- In an effort to break out of a 10-quarter same-store sales slump, H&M is using big data and artificial intelligence to customize the merchandising mix of individual stores, The Wall Street Journal reports. The company aims to reduce markdowns by using algorithms to analyze store receipts, returns and loyalty-card data.
- The tech is being used in a store in Stockholm’s upscale Östermalm neighborhood. By analyzing purchases and returns in a more granular way, H&M discovered that the store’s customer base was primarily women, and that fashionable items like floral skirts in pastel colors and higher-priced items sold better than the retailer expected. Sales at the store, have improved significantly, the Journal reports.
- H&M is breaking from its past practice of stocking its stores with similar merchandise, which resulted in repeatedly cutting prices to clear out some $4 billion of unsold product. Last year, H&M cut the number of SKUs in the store by 40%, and eliminated most menswear products. In its place, crockery was added, as well as $118 leather bags and $107 cashmere sweaters alongside $6 T-shirts and $12 shorts.
To predict trends three to eight months ahead of time, H&M is analyzing data from blog posts, search engines and other sources where it used to rely primarily on staff. The retailer is employing 200 internal and external data scientists, analysts and engineers to use the analytics to review purchasing patterns of every item in each store. The data includes information from 5 billion visits last year to its stores and websites, as well as data from external sources. The chain uses algorithms to take into account factors such as currency fluctuations, the Journal reports.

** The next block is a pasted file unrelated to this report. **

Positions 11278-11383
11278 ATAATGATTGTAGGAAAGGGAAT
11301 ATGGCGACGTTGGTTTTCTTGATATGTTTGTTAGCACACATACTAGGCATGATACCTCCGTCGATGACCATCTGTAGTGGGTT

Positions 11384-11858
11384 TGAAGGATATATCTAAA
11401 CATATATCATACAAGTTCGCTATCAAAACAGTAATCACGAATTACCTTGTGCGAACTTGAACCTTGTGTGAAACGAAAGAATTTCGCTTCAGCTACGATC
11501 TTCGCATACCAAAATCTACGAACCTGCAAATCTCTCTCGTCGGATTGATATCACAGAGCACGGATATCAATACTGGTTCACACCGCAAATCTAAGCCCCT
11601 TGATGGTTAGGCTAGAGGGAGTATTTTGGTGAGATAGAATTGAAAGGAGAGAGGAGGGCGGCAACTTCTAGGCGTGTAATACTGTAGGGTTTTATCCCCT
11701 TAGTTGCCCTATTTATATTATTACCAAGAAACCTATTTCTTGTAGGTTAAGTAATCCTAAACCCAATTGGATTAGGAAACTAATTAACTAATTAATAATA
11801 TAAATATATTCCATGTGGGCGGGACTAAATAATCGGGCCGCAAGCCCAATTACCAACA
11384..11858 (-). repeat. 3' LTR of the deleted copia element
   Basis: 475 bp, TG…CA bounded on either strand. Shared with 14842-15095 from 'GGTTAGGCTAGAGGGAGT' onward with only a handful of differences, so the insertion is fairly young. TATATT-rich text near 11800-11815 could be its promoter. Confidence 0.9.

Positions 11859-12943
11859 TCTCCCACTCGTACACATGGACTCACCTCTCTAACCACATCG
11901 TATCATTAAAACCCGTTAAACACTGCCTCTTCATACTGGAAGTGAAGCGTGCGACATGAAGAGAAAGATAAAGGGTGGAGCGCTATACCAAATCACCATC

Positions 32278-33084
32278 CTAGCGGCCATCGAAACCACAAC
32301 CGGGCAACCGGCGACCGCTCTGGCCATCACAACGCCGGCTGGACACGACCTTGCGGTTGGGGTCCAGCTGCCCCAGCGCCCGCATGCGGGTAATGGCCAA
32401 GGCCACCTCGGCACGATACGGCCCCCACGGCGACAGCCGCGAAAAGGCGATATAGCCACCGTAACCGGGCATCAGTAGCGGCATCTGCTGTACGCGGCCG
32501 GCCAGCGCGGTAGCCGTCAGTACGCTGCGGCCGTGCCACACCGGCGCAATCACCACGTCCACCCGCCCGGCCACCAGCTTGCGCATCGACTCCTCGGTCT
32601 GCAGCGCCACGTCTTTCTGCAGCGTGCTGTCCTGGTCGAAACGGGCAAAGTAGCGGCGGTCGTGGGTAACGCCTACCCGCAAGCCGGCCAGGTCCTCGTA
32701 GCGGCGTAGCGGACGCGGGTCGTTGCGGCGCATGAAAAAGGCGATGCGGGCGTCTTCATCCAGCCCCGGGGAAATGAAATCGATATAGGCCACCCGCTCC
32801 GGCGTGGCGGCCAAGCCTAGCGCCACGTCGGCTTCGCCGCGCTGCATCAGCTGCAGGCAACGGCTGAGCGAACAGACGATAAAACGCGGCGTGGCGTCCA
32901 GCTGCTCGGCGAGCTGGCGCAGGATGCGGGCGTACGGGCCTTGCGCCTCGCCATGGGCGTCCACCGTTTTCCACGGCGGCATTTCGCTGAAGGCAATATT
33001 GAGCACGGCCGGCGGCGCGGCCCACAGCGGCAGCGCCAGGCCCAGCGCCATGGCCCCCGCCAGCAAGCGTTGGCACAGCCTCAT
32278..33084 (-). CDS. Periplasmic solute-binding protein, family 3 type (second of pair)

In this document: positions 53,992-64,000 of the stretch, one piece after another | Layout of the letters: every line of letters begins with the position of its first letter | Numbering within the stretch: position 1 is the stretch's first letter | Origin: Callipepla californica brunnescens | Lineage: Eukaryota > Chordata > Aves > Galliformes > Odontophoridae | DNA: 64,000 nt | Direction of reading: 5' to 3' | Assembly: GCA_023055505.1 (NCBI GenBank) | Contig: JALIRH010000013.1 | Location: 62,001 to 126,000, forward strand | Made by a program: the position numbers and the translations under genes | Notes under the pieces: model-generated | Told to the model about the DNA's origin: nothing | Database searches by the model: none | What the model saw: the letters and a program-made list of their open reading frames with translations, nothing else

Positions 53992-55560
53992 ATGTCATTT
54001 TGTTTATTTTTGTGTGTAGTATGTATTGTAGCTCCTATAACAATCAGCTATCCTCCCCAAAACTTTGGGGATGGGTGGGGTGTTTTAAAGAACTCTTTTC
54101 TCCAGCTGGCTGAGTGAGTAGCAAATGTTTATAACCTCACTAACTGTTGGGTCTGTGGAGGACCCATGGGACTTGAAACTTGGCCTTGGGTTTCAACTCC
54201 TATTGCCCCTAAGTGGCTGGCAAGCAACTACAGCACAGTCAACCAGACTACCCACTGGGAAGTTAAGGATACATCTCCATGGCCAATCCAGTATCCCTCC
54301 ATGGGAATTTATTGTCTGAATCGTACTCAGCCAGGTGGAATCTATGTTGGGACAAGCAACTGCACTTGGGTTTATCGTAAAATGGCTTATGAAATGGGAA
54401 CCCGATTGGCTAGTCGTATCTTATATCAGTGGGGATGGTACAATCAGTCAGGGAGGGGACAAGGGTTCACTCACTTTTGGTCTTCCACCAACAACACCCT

Resisting the online onslaught, H&M is breaking with its one-size-fits-all merchandising approach to its 4,288 stores across the globe by fighting technology with technology. The retailer is using data and AI to tailor the product mix in stores to better appeal to its clientele.
The company is hedging its bets, though, and expanding its online offerings. At an investors event earlier this year, H&M executives said they expect same-store sales to remain negative because of excess inventory and markdowns, while e-commerce and new brands will grow by 25% each, and new stores will add 4%. But the chain is scaling back the expansion of physical stores this year, adding about 390 units while closing 170, and going into new markets like Uruguay and Ukraine. The company has launched three new store banners: Afound with a "treasure hunt" atmosphere like TJ Maxx; Nyden which is targeted at millennials; and Arket which carries apparel and home goods. H&M also has enhanced the technology driving its supply chain.
H&M competitors are also turning to technology. Zara is using robots to automate the store pickup process of online orders and is offering a mobile augmented reality app to be used in stores. Gap has turned to Google analytics and market-research data to monitor consumer preferences, the Journal reports. But Gap, with 1,301 stores, and Zara, with 2,127 stores, are much smaller than H&M. And getting every store just right may prove too big of a task.